European Defense and the Future of Transatlantic Cooperation
RAND CORP SANTA MONICA CA
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With the fall of the Berlin Wall and the unification of Germany, the demise of the Warsaw Treaty Organization, and, ultimately, the collapse of the Soviet Union, the United States and its allies in the North Atlantic Treaty Organization NATO are facing a new security environment, requiring new structures and institutions, and a new definition of roles and responsibilities for mutual security. NATO has taken a number of steps in this direction, including reorganizing its military command structure, reducing the size of its standing military forces, and changing the way NATO forces are organized and deployed, with new emphasis on multinational formations and mobility. The United States and other NATO allies are reducing their forces. Simultaneous with the rapidly changing security environment, the twelve members of the European Community EC moved to closer integration with the Maastricht Treaty on European Union in December 1991, which, inter alia, commits the European Community to develop a common foreign and security policy CFSP, which will lead to a common defense policy and could result in a common European defense. The need to restructure European security organizations and EC moves to strengthen economic and political unity have led to efforts to create a European identity in security and defense.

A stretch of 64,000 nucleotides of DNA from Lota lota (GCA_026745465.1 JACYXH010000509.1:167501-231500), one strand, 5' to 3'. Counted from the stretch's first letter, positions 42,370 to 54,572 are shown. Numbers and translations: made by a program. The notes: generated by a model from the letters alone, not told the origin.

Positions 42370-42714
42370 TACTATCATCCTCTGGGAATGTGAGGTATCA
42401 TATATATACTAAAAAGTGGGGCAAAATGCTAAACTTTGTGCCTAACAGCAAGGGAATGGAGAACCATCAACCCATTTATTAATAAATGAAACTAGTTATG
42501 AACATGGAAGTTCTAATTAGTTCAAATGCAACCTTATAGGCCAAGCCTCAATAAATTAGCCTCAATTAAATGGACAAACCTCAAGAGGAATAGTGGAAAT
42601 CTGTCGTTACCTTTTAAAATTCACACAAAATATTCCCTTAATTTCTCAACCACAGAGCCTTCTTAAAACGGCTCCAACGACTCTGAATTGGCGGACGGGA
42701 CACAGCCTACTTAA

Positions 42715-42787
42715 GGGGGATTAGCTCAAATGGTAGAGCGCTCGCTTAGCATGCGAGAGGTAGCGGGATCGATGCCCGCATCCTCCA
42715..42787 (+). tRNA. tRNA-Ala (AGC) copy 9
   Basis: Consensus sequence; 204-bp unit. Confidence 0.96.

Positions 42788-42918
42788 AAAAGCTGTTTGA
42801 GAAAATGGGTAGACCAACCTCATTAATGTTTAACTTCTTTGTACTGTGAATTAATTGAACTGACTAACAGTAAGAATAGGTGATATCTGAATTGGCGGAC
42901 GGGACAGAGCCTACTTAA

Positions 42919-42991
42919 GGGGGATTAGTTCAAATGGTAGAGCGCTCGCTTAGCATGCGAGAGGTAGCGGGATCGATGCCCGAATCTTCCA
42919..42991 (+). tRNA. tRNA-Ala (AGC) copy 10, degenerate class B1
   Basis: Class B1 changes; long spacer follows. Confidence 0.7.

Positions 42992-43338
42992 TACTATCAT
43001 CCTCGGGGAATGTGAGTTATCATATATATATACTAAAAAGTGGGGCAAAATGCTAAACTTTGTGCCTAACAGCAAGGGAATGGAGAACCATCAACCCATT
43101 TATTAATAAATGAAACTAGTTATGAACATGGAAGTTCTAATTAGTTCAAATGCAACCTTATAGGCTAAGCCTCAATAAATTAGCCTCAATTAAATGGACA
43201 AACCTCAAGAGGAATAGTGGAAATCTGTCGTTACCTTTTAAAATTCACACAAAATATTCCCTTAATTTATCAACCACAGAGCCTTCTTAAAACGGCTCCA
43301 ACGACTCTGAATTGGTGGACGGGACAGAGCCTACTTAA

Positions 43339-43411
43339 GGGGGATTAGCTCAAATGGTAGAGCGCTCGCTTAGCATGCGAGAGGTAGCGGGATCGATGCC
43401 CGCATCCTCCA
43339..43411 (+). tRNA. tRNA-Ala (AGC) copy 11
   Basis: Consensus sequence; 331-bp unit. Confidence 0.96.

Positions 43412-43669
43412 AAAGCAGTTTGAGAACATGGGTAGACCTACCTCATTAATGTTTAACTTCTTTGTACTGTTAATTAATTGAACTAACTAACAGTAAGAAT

- Government and Political Science